Fr. Roger J. Landry Church of St. Mary, Mother of God, Washington DC Nuptial Mass for Jon Elordi and Mairead McArdle Extraordinary Form July 17, 2021 Eph 5:22-33, Mt 19:3-6 To listen to an audio recording of the homily, please click below:  https://traffic.libsyn.com/secure/catholicpreaching/7.17.21_Homily_Elordi_McArdle_1.mp3 The following text guided the homily:  When I asked Jon and Mairead, early in marriage preparation, how they understood the meaning of marriage, Mairead gave a beautiful description that illustrates both her deep knowledge of the faith and her journalistic skill to make profound realities intelligible with an economy of words. “Marriage,” she said, “means a lifelong, exclusive commitment, a permanent sacramental bond that makes a husband and wife one flesh. It comes with the responsibility to be open to children and care for all aspects of their well-being. It also means constant forgiveness.” When I asked Jon the same question, he surprised me by quoting G.K. Chesterton’s novel Manalive, which was an introduction not only to Jon’s faith but also to his experience in standup and improv comedy. “Marriage,” said, “is a duel to the death than no man of honor should decline.” Today we are all so happy to be present at the beginning of that happy duel, as Jon and Mairead make a commitment not to fight each other but become tag-team partners in the good fight of faith, as they seek to run the race, keep the faith and help each other earn the imperishable crown of righteousness that awaits all those who long for God (2 Tim 4:7-8). As Jon went on to say after borrowing from Chesterton, “Marriage, in essence, is a team sport to glorify God, a partnership to help spouses reach heaven and to raise children so that they may too get to heaven.” Today we are all here, together with the great cloud of witnesses of angels and the saints (Heb 12:1), to cheer you on to eternal victory and to help you however we can, beginning with our prayers. The holy duel of faithful, fruitful and indissoluble love that begins today has a long prehistory, one that goes back beyond Jon’s proposal to Mairead last December 20 inside the Church of the Holy Trinity in Poughkeepsie, New York.  It goes back well before they met via CatholicMatch.com and began dating in July 2019. It goes back even further than when their parents, José and Mary, Thomas and Heidi, got the joy-filled news to expect them 30 and 28 years ago and brought them to the waters of baptism. The prehistory to their wedding extends back to even before God said “Let there be light.” And to understand the significance and beauty of this day, we need to see where it fits into God’s plan for them and for the world. When Jesus, in the Gospel we just heard, was asked about the nature of marriage, he took it back to the “beginning,” when God made them “made them male and female.” In the Book of Genesis, when God created Adam, Adam had God all to himself in the garden. All of creation had been made for him to govern. He was perfectly in right relationship with God. Even though he seemed to have everything one could ask for, something — more specifically, someone — was missing. And after God had said in the first six phases of creation, “It was good,” “It was good,” “It was good,” “It was good,” “It was good,” “It was good,” and with the creation of the human person, “It was very good,” God finally thundered, “It is not good…for man to be alone.” So he created Eve, a fitting partner, symbolically out of his side, to show that they stand side-by-side, equal, before him. When Adam saw her, he exclaimed, “Finally this is bone of my bones and flesh of my flesh!,” a Hebrew idiom saying that they shared strengths and weaknesses. As Jesus reiterates in today’s Gospel, this is the reason why a man leaves his father and his mother and clings to his wife and they become one flesh in love. The upshot of the Creation account is that God, who is love, has created the human person in his image and likeness … in love and for love. Since no one can love in a vacuum, God could not be solitary, there needed to be a Lover and a Beloved, and in God the eternal love between them was so strong as to take on personality. In creating the human person, therefore, God created not just a “him, male and female” but a “them,” a communion between man and woman, whose love for each other could be so strong as to “make love,” to generate new life, as a fruit of their loving communion of persons. From the first marriage of Adam and Eve, to your marriage today, Jon and Mairead, matrimony was created by God to be a sacrament of love, to help you to grow to be more and more like God and at the same time more fully human. Today you have not only received a Sacrament. Today you have become a Sacrament, a visible sign, as St. John Paul II used to say, pointing to the invisible reality of the Trinitiarian loving communion of persons. You have been called, chosen and commissioned by God to be not just a living reminder of the fruitful, faithful, indissoluble love of God and to reflect efficaciously in your own marriage Christ’s love for his bride the Church, but to preach that Gospel of human love in the divine plan, in words and in body language, for as long as you both shall live. St. Paul, in today’s epistle taken from his Letter to the Ephesians, gives you challenging advice about how to put the truth of Christian marriage into practice. He says to young couples of every age, “Be subordinate” or subject, or submissive, “to one another out of reverence for Christ.” He urges you to see the image of Christ in each other, to revere the other, and to serve the other with love. He tells husbands, “Love your wives even as Christ loved the Church and handed himself over for her to make her holy.” Christ calls you, Jon, to love Mairead in this way, and he will give you the strength you need to do it, to love her by laying down your life for her in ways big and small, ordinary and extraordinary, to being willing even to be crucified to save her life in this world and forever. St. Paul tells wives, “Be subordinate to [your] husbands as to the Lord.” In other words, Mairead, he urges you to love Jon with a fervor similar to that with which you love Christ, and by your loving receptivity, to inspire him in his vocation to lay down his life for you not as a burden but with joy. I rejoice that the two of you are already acting on these challenging but life-giving Biblical imperatives. Love, you told me Mairead, “is a choice. It might be pleasant or excruciating, depending on the circumstance, but it is always a choice to care for the other person because you deeply desire their good.” You told me that one of the things you most appreciate about Jon is that he has clearly made that choice for you. “Jon took the time,” you said, “to understand me and continues to love me even knowing my flaws and weaknesses. Even when he’s not in the best of moods, his soft heard eventually gives him away every time. His decision to take me with him to Michigan when the pandemic began was a big sign to me of how strongly he feels about me. He makes meals for me when I’m sick or upset. He has stayed next to me when I have needed him even when I said he didn’t have to. He has inspired me to care better about my physical health, to stop smoking, to eat healthier, to get more sleep, to go to the doctor and dentist more frequently and to deepen my prayer life. He makes me laugh harder than I’ve ever laughed. He is a good man whom I respect deeply. I am so impressed with the way he lives his life, and he has brought so much warmth, safety, and happiness.” Lest anyone think that Jon alone is competing in this duel, he himself said about his new wife, “I love her kindness. She has a big heart that amazes me. She cares. It’s striking when you have someone loving and caring that much about you. She’s motivating me to get in better shape. Her wonder and love blow my mind. We have amazing weird chemistry. We have jokes upon jokes. She’s an amazing woman. She’s my kind of weird. She’s also motivated me to learn more about my faith. I want her to get to heaven so badly that I want to do everything in my power to get her there. Learning and living the faith with her is the only way I see how to do that.” This duel to the death is, in fact, not two-way but three-way. Like Jacob wrestled with God at Penuel in the Book of Genesis (32), so your holy combat is also together with God and cannot be won without God. That’s why I’m so happy to see not only that each of you has a deep love for God but a great appreciation of how he is calling you to love him together. You go to Mass together each Sunday. You pray the Rosary together. You pray the Stations of the Cross together. You support each other in your commitment to chastity and living a moral life. You talk about and study the faith together. Even your proposal shows how you have made God the foundation of this good fight. I always ask couples how the proposal happened because it reveals a lot, particularly about the groom, but also a great deal about the dynamics of their relationship. Jon, your proposal not only shows your mutual faith but also your inimitable humor. For those who don’t know, the Year of St. Joseph began last December 8. One of the special plenary indulgences associated with the Year is for married and engaged couples who pray the Rosary together. So Jon, without telling the conditions for the indulgence, simply told Mairead that there was an indulgence for praying the Rosary together and asked if she would like to go to Holy Trinity Church to pray the Rosary and seek to obtain the special graces. She happily said yes. When they got to the Church to pray, before the statue of Saint Joseph, Jon said, “Let me double-check the requirements.” As he pulled them up, he then showed them to her, apologized, and said, “I made a mistake,” that the indulgence applied only to engaged and married couples. He paused. And then, with comedic timing, said, “Good thing I have this ring” and dropped to his knees. Their first act as an engaged couple was to pray the Rosary, in the Year of St. Joseph, as Mary and Joseph both prayed for them that they might indeed become a holy family. The greatest witnesses of all time to the duel to the death that is marriage is the Holy Family of Nazareth, who show us that this duel is meant to endure into eternity. There’s great meaning and fittingness to the fact that immediately after you have exchanged your vows, you and all of us are now celebrating this Nuptial Mass. The early Christians used to illustrate the reality between marriage and the Mass in their architecture, covering the altars with a baldachin or canopy just like ancient beds were covered, to communicate that the altar is the marriage bed of the union between Christ the Bridegroom and his Bride, the Church. Catholics believe that it’s here on this altar that we, the Bride of Christ, in the supreme act of love, receive within ourselves, the body, blood, soul and divinity of Jesus, the divine Bridegroom, becoming one-flesh with him and being made capable of bearing fruit with him in acts of love. This is the means by which Christ will regularly renew you, Mairead and Jon, in the indissoluble one flesh union he has formed of you today. This is the way by which you will receive within Christ’s love for you and become more capable of sharing that love with each other. This is the nourishment you will receive to finish the team sport you inaugurate today. Around this marriage bed of Christ’s union with the Church and with you, inspired by your faith, your family, your friends, and all the angels and saints join me in praying that the Lord who has begun this good work in you and brought you here to this altar will nourish your sacred vocation and bring it to completion. We ask the Lord never to stop blessing you with his holy, spousal love and, through the way that you share that love with each other, never to stop blessing us all. Praised be Jesus Christ! The readings for today’s Mass were:  A reading from the Letter of St. Paul to the Ephesians Brothers and Sisters: Wives should be subordinate to their husbands as to the Lord. For the husband is head of his wife just as Christ is head of the church, he himself the savior of the body. As the church is subordinate to Christ, so wives should be subordinate to their husbands in everything. Husbands, love your wives, even as Christ loved the church and handed himself over for her to sanctify her, cleansing her by the bath of water with the word, that he might present to himself the church in splendor, without spot or wrinkle or any such thing, that she might be holy and without blemish. So [also] husbands should love their wives as their own bodies. He who loves his wife loves himself. For no one hates his own flesh but rather nourishes and cherishes it, even as Christ does the church, because we are members of his body. “For this reason a man shall leave [his] father and [his] mother and be joined to his wife, and the two shall become one flesh.” This is a great mystery, but I speak in reference to Christ and the church. In any case, each one of you should love his wife as himself, and the wife should respect her husband. The continuation of the Holy Gospel according to Matthew Some Pharisees approached [Jesus], and tested him, saying, “Is it lawful for a man to divorce his wife for any cause whatever?” He said in reply, “Have you not read that from the beginning the Creator ‘made them male and female’ and said, ‘For this reason a man shall leave his father and mother and be joined to his wife, and the two shall become one flesh’? So they are no longer two, but one flesh. Therefore, what God has joined together, no human being must separate.” The post Winning the Duel to the Death, Nuptial Mass for Jon Elordi and Megan McArdle, July 17, 2021 appeared first on Catholic Preaching.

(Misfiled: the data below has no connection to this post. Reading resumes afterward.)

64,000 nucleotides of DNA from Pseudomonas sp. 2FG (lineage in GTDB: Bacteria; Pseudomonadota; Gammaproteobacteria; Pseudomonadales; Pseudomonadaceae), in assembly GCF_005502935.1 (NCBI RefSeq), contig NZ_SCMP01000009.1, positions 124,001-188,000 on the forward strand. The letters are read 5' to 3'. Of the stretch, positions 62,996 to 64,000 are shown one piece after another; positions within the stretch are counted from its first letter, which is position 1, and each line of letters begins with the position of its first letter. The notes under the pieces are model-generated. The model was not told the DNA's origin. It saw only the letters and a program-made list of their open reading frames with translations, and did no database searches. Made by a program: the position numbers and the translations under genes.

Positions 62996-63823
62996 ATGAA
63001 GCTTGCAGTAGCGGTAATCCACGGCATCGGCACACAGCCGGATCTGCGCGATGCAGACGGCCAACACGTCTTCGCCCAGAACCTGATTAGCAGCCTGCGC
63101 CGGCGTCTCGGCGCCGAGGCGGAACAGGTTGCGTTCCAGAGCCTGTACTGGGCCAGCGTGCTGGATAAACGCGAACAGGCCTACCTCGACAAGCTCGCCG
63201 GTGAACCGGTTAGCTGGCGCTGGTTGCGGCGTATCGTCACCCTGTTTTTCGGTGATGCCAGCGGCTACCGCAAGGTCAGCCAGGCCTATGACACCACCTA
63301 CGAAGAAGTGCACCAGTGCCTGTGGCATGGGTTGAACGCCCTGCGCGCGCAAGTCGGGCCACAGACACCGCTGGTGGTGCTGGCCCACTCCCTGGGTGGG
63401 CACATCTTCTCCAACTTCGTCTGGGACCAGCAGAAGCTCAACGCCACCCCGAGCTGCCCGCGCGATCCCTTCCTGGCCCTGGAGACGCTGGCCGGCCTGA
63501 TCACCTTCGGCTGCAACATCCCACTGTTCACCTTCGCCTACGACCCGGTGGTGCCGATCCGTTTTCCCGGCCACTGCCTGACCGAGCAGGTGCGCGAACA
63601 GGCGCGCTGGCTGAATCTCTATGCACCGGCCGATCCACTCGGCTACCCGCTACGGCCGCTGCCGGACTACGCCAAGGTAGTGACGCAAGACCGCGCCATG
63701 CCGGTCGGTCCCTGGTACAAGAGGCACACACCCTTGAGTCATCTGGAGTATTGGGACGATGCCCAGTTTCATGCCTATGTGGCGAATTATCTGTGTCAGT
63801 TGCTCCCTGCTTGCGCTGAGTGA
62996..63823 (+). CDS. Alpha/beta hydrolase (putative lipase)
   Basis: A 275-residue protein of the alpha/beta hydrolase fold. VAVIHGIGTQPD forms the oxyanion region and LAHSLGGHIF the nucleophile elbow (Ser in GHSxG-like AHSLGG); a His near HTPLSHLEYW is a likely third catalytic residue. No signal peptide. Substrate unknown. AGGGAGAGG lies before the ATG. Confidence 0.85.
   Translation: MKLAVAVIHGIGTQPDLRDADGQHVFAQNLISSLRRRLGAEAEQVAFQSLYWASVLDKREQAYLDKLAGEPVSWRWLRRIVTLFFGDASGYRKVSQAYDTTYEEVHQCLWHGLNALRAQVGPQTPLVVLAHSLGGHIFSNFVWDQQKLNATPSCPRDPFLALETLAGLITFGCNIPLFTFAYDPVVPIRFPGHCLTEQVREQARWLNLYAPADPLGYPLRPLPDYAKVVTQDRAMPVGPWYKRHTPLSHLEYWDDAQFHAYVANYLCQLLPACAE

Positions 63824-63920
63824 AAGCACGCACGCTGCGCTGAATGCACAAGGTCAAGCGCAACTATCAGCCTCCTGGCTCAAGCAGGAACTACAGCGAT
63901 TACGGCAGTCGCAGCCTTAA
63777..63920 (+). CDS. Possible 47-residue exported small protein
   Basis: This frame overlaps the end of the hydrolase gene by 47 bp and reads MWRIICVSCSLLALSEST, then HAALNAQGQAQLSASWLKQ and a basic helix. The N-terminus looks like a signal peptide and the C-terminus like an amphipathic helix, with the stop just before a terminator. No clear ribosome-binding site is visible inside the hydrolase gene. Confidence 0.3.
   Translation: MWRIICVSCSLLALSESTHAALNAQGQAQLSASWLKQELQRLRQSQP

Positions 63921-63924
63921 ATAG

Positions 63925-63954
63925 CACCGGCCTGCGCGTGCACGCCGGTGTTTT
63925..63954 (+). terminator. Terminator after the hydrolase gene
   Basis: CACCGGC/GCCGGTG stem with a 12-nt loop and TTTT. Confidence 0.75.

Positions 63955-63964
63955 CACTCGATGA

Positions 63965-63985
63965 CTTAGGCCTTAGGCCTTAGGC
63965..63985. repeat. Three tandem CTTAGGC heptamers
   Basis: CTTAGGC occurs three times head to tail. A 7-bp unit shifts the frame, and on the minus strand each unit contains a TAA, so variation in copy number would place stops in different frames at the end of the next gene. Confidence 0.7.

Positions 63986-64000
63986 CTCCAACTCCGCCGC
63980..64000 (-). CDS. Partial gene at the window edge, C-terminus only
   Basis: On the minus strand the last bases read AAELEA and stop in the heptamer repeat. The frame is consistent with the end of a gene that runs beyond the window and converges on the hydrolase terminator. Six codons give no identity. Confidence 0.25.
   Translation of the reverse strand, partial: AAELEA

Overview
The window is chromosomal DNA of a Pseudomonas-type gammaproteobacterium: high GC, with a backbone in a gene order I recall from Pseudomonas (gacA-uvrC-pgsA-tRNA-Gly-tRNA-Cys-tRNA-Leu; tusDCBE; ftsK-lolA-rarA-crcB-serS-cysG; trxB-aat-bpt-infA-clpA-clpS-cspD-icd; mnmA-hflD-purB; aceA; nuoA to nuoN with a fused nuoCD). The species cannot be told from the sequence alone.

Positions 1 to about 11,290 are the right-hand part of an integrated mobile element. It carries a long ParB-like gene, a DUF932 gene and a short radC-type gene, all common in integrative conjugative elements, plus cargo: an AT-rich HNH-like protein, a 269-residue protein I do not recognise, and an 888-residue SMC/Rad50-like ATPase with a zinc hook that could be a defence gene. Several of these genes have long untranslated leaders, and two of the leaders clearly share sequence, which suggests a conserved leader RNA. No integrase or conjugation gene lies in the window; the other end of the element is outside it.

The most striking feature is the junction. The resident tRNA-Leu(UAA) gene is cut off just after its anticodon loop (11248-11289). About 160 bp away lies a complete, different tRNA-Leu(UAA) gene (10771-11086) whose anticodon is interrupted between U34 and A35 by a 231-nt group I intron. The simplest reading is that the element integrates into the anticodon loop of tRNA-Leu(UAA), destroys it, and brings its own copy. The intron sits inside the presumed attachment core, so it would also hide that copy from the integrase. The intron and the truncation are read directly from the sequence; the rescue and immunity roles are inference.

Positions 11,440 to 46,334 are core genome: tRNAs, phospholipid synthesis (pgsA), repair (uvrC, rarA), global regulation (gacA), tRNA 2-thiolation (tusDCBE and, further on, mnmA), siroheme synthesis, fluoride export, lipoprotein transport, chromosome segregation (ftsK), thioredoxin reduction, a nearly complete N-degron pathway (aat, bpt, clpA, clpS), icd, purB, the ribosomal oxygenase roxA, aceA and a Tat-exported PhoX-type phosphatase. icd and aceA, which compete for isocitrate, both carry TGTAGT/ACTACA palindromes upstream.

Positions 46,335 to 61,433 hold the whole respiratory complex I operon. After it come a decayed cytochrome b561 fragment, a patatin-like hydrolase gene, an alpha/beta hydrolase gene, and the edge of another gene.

17 Jul 2021